The new pup, Gwen, has arrived. The house is a tip and has a slightly unpleasent fragrance, we are tired due to the howling in the night. However, I think it is important that she lives in the house for a week or two so she knows she belongs.
I can just about get the sheep jobs done with Meg but she'll only ever be a stop gap and then a yard dog - I just can't trust her - she sets off to round up some sheep and I can't be sure she'll come back -or stop when she needs to. She won't
Things have settled down with Meg, Mainly because I have resigned myself to the long haul, abandoning all her previous training and starting afresh - as though she is new to sheep doggery. We're getting along fine and we are completing tasks together. I am working on the principle that REAL work is the best training, so I take her out on her own and we round some sheep up, it often goes a bit wrong, and usually takes longer than it should, but I don't bring Nelly along so we HAVE to manage, and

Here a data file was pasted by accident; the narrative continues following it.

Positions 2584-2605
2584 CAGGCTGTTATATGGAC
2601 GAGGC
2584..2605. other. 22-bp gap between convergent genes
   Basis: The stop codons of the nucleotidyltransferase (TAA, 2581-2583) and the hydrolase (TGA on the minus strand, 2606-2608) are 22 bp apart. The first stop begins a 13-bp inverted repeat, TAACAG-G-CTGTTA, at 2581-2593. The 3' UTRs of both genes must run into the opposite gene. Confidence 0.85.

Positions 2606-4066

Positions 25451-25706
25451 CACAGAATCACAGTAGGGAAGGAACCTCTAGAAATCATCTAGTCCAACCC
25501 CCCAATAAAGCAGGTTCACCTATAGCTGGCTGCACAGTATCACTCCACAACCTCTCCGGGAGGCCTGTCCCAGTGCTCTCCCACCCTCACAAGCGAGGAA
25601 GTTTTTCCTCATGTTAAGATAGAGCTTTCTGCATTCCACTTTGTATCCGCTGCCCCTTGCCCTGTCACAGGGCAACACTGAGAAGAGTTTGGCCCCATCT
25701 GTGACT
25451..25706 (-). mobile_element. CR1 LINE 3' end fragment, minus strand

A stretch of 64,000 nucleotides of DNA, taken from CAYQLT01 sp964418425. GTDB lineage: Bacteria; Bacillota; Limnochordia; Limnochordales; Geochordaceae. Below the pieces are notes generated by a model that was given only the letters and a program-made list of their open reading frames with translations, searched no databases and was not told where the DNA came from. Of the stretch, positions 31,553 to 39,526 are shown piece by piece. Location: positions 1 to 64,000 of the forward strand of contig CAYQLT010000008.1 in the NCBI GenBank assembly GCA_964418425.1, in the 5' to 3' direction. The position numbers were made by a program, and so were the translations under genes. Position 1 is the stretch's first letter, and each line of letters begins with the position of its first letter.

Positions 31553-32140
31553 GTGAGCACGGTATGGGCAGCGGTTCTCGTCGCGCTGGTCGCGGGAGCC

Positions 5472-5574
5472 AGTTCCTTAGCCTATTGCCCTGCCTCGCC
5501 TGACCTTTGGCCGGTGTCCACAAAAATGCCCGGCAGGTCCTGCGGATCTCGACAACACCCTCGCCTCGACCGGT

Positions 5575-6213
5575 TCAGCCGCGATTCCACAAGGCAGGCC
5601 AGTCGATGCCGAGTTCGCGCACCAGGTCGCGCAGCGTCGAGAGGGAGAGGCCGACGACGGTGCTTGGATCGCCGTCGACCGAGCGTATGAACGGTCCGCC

Meg's training is now on phase three. Phase one was fairly disasterous, where I tried her with sheep straight away and she kept running off in ever increasing circles. Phase two was to take off all the pressure and have nothing to do with sheep for a bit, so that the "come to me" command now means come here and have a cuddle, and "lie down" means roll over and have your tummy scratched. This has worked as far as it goes, she has become alot more relaxed.
My son has been in California for a week or two (working) so his body clock is all to pot. Yesterday he got up at 2 am and took the dogs for a walk (he didn't know about Meg's behavior). Anyway, she ran off at the first sight of sheep and would not return to him, and eventually disappeared. This is fairly serious in sheep country, when it comes to loose dogs, farmers tend to shoot first and ask questions later .
When I got up I noticed there were alot of sheep in front of the
Two steps forwards one step back (or is it the other way round?). That's always the way when training sheep dogs . It is especially true with Meg.
I saw her working about a year ago and she was very impressive, that is why I took her on rather than getting a new pup. We've been practising "get back!" "Lie down!" and "Come here!" (with whistles) in the big shed- trying to make it a game with lots of praise and petting. It's going well, but it's frustrating